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4 reasons to consider Mobile in your enterprise network strategy.

As businesses continue to adopt cloud services for both productivity and efficiency, they are also choosing for an internet-based WAN to enable such services. Some businesses are even looking at full-internet WAN alternatives. Gartner, predicts that by year-end 2021, 70% of large enterprises will rely solely on internet for their WAN connectivity in small and remote branch offices. Twice the 35% in 2017[1]

But taking the internet (hybrid or full-internet) route comes with additional questions & challenges: Do you need robust guarantees on site availability? How do you secure and guarantee diversity? What services are available at your site’s location?

If your answer to the first question is “Yes” but “I am not sure” or “I don’t know” to the next two, Mobile (4G/LTE/5G) should be considered as part of your network design.

Some of the benefits Mobile can provide to your network now are:

  • Guaranteed fully redundant routes. Mobile uses a completely separate infrastructure (plus, going through the air means no more outages due to roadworks…).
  • Increased aggregate bandwidth. Enabling the increase in speed of data transfer when it matters most.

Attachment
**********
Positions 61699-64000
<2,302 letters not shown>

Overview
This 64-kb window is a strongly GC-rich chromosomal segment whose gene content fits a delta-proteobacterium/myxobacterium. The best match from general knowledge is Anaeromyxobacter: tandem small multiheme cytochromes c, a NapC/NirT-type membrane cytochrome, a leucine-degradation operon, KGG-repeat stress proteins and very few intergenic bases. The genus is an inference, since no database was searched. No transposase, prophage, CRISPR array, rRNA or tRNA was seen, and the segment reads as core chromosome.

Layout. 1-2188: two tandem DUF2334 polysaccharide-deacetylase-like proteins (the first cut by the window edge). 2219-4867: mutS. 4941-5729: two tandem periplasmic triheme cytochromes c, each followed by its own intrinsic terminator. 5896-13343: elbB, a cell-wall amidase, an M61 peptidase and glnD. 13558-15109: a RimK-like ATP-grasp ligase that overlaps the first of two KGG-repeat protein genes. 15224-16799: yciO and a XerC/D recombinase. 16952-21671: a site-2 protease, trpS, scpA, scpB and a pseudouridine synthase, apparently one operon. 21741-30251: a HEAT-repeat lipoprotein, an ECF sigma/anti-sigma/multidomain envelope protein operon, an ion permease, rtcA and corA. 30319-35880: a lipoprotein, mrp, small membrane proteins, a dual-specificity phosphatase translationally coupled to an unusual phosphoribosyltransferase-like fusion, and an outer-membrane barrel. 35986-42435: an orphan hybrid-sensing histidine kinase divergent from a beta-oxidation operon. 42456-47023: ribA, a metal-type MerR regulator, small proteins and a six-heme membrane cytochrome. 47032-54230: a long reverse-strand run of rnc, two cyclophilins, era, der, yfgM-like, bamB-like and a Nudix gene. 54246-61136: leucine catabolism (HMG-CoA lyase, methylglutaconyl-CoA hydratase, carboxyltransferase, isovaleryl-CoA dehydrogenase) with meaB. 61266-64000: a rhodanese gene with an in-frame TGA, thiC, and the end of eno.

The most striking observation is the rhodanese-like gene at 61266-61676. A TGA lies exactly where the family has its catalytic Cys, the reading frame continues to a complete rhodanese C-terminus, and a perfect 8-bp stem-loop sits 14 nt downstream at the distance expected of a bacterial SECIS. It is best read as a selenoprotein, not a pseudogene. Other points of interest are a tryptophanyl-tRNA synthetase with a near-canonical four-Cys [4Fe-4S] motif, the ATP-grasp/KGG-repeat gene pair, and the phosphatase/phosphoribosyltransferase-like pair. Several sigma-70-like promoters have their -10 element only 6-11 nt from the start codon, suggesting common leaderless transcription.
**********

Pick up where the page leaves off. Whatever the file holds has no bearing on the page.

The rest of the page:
• Flexible deployments. Relying less on existing infrastructure, with no need to dig earth to install services when these are not available.

“Taking the internet route comes with additional questions & challenges: Do you need robust guarantees on site availability? How do you secure and guarantee diversity? What services are available at your site’s location?”

So where to start? 4 use cases for Mobile.

Mobile broadband is increasingly being included in truly diverse access designs. But that’s not all. As we, at Globalinternet, continue to support enterprises in their internet journey, we see Mobile playing a key role in different scenarios, such as:

1. Backup/redundant services

Ensuring service uptime is a key focus for IT teams. Using internet services to connect distributed branch offices to cloud services is cost-effective and makes the most efficient use of cloud resources. However, internet services, especially the most cost-effective internet services, often come with longer fix-times and uptime metrics than what’s acceptable for Enterprises – so how can we make the most of these internet services without compromising the uptime of our sites?

Moreover, broadband availability at a given location cannot always guarantee diversity. Generally, with broadband services, separate ISPs may be using the same underlying infrastructure, often from the traditional national incumbent. This means path diversity can be a challenge. In other scenarios, path diversity can only be guaranteed where the same ISP is used to manage the diverse routes, meaning load-balancing between ISPs to take advantage of different routes & peering to the internet is no longer possible – unintentionally negating one of the great advantages of SD-WAN.